September 8, 2014
Franklin is credited with saying, “If you fail to plan, you are planning to fail.”
This is so
true in every facet of our lives and especially in the world of teaching.
often colleagues will act as if no planning is necessary. They will fly by the
seat of their pants…...doing whatever hits them at the moment. This is a terrible
way to work with kids. The better teacher needs to take time to purposefully
plan and the best plan is developed with the big idea in mind.
As Stephen Covey
said, “Start with the end in mind.” What is it that you want the kids to know?
To get to this takes time to develop unit plans that are used to guide the
teacher in working with the kids. These plans should contain at least the following
1. Essential Question (What is the
point/purpose of this unit?)
2. Content Vocabulary (What words are
necessary for understanding the subject?)
3. Formative Assessment (How do you know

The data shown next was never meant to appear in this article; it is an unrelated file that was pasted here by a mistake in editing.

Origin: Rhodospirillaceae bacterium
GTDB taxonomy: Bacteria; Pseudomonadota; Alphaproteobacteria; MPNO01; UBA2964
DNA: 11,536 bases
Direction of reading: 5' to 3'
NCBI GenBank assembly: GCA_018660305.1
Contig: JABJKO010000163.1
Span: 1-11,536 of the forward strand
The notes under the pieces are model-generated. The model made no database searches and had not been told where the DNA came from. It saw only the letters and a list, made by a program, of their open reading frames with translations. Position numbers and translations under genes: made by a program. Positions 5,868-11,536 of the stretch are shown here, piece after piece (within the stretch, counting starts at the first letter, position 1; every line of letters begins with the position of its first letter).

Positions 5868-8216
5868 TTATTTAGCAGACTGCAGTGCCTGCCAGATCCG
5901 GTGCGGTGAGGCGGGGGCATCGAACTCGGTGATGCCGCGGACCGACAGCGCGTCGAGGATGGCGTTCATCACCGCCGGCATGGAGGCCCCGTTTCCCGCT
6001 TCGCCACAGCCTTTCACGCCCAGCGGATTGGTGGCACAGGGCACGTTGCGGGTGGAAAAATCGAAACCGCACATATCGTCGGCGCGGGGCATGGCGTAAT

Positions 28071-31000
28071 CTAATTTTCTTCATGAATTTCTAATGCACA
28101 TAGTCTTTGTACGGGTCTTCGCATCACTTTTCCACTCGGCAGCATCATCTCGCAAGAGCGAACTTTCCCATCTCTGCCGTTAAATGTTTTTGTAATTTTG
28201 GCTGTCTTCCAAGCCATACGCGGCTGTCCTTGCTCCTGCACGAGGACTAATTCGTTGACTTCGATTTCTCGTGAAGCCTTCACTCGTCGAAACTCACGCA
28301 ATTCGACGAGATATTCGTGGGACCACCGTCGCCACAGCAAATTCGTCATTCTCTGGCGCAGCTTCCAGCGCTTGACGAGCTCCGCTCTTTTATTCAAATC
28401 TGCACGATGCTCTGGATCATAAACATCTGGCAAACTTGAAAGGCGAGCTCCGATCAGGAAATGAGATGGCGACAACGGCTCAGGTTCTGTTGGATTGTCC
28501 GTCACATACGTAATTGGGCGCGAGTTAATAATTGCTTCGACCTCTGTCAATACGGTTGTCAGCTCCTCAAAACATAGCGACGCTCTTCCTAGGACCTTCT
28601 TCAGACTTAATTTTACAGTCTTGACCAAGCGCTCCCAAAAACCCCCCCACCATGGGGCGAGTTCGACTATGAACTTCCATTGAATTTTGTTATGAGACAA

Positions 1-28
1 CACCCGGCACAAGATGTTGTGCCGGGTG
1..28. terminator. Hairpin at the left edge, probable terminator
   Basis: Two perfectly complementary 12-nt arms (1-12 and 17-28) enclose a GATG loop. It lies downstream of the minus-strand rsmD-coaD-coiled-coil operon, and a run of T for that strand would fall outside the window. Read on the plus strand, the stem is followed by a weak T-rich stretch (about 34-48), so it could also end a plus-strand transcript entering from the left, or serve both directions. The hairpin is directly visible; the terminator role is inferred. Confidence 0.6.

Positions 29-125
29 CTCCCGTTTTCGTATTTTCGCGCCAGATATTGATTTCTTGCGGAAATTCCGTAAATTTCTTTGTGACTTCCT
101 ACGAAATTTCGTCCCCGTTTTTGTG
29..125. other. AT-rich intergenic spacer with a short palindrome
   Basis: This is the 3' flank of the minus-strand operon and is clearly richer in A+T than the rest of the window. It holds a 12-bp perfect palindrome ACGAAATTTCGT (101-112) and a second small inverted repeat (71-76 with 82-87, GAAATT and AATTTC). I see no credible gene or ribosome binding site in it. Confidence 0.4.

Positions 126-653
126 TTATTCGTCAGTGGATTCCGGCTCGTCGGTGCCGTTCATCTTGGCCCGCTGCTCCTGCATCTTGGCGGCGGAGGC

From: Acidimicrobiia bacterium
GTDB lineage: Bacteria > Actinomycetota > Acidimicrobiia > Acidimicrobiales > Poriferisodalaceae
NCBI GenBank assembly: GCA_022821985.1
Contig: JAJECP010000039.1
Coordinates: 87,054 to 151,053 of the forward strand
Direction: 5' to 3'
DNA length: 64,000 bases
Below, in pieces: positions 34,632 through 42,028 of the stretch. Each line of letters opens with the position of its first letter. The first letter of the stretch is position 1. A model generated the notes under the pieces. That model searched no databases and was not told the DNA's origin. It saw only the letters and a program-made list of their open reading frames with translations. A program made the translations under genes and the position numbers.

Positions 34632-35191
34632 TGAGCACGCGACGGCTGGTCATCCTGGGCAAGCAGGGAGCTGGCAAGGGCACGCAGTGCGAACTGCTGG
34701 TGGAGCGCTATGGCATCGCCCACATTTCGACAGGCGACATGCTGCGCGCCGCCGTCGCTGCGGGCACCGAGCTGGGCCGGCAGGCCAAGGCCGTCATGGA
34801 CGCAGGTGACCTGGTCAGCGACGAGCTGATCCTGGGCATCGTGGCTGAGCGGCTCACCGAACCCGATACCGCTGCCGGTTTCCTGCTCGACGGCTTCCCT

that the kids understand or get it?)
4. Engagement (What activities will you
use to engage the kids in the lessons?)
5. Connections (How will you connect the
topic to the real world?)
6. Use of Time (Are there any special
time to create lessons that engage kids and move them to learn and grow
academically. The better teacher understands that planning and preparing leads
to success in the classroom.
Bear Bryant once said, “It’s not the will to win
that matters-everyone has that. It’s the will to prepare to win that matters.”
excellent resources for developing plans and understanding why you should plan with the end in mind have been
developed by Grant Wiggins and Jay McTighe in Understanding
By Design and Essential
(Grant Wiggins and Jay McTighe)
Here is a
link to an overview of UbD at
Here is a
link to an overview of UbD
links to YouTube clips of Grant Wiggins
and Jay McTighe explaining
Understanding By Design.
Here is a
link to the excerpt from Ferris Bueller’s
Example of a Frayer Model for learning words...
Example of a Unit Plan